A business suit onesie? Tattoo 'lazy bum' on your forehead instead

Men's suiting just jumped the shark.

We applauded – lightly – recently when one US inventor had the foresight to invent the "commuter suit", a business suit with integrated bike-riding features.

Even though we could see compromises in its basic style, it's a handy bit of kit for office types who are deterred from cycling by the full showering and change-of-clothes rigmarole it often necessitates.

And a shift towards online tailoring  - where measurements are supplied and a suit run up quickly and efficiently without leaving home or via a quick visit to a scanning booth - caters to time-poor executives who don't mind trading a perfectly tailored fit for a convenience and price advantage.

Now comes the "Suitsy" – a one-piece, fully integrated men's suit based on the ubiquitous onesie.

As this video review from Buzz60 shows, the Suitsy connects the suit pants, shirt and jacket together into a single garment that zips up at the front. San Francisco-based inventor Jesse Herzog describes it "as if a jumpsuit and a business suit had a lovechild".

"Imagine looking professional but feeling like you're in pyjamas," he says.

(UPDATE: As several readers have pointed out, Herzog is not the pioneer of this concept. That honour seems to belong to Graeme Garden, as seen at the three-minute mark of this YouTube clip of seminal 1970s comedy show The Goodies.) 

The zipper on Herzog's creation is hidden behind the button placket in the centre-front of the shirt, and fake, immovable shirt cuffs are sewn into the jacket sleeves to create the impression of the perfect fit – until you move in any direction, when your deception will be revealed to the general ridicule of your workmates.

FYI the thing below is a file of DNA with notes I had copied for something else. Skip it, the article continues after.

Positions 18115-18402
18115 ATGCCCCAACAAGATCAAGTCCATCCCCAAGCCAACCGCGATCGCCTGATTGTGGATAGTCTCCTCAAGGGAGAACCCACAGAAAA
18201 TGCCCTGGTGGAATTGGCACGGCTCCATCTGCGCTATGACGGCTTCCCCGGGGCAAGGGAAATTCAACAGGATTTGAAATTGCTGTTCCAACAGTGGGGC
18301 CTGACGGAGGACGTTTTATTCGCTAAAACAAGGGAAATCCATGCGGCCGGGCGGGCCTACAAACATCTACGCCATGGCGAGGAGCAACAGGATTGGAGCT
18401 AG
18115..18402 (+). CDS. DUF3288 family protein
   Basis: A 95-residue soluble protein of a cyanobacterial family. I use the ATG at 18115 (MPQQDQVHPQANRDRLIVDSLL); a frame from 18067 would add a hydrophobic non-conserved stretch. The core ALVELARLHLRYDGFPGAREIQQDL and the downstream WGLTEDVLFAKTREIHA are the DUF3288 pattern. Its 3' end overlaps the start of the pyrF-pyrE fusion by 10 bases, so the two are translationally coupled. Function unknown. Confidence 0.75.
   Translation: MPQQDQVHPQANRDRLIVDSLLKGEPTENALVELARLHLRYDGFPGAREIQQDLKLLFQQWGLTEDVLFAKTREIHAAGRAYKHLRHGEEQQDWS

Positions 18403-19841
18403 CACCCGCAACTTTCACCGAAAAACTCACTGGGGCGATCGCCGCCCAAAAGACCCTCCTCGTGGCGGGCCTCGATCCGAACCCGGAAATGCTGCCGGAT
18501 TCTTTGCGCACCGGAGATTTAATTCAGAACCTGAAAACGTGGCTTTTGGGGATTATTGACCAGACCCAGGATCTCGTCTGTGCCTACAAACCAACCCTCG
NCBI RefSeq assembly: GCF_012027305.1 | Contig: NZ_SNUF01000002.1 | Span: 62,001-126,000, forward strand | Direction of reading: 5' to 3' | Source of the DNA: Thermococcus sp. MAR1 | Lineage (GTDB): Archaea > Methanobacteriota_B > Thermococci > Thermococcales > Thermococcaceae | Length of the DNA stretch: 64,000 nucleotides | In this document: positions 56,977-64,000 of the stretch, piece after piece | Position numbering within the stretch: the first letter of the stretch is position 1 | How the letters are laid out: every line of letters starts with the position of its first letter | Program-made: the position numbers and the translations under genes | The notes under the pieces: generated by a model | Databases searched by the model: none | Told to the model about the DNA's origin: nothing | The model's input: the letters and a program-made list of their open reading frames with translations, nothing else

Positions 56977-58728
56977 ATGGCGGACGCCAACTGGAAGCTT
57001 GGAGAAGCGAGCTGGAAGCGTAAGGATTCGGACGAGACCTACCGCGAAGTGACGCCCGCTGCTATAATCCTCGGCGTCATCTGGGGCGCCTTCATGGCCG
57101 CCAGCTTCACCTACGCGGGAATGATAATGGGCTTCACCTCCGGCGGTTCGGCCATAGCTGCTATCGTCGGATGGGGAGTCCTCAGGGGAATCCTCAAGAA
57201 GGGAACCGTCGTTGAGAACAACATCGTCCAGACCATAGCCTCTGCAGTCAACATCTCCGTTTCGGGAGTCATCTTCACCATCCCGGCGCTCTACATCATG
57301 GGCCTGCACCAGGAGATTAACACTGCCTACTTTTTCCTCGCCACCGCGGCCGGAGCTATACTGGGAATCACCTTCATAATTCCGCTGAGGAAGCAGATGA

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And that's only if the ruse lasts more than five seconds after entering the room. The one-piece construction – that's not an actual shirt under the jacket, it's a piece of fabric sewn between the lapels – won't look or move like a suit should. Instead, it will instantaneously single you out as spectacularly lazy, and cheap into the bargain.

Herzog - a real estate developer and former hotdog stand owner whose other claim to fame is being the world's first person to launch a hot dog into outer space -  argues Suitsy wearers will be "more leisurely", having saved the two minutes a day it takes to slip on pants, a shirt and a suit jacket in the traditional manner.

If you're that heavily invested in saving time, just get 'lazy bum' tattooed on your forehead instead - it will cost less time over the long run, and people will form the same opinion of your clothing choice anyway.

In comments following the Suitsy's listing on Betabrand, a crowd-funded online clothing design community, Herzog hints he is even investigating incorporating shoes into the design, and wrinkle-free materials that would enable wearers to sleep in the garment and roll directly out of bed and off to work.

Just how to respond when nature calls is not fully explained - many onesies incorporate a "butt flap" for quick access to nether regions, but this feature is (thankfully) not mentioned in Herzog's design notes.

Pricing for the Suitsy hasn't been finalised. It had received almost 2000 votes on Betabrand at the time of publication, although it's unclear how many votes are required in the 17 days remaining to ensure it goes into production.

Betabrand also lists for sale the pinstripe executive hoodie (above), and an entire page full of bike-to-work wear.

Would you buy and wear a business suit onesie? Leave a comment below or vote in our poll.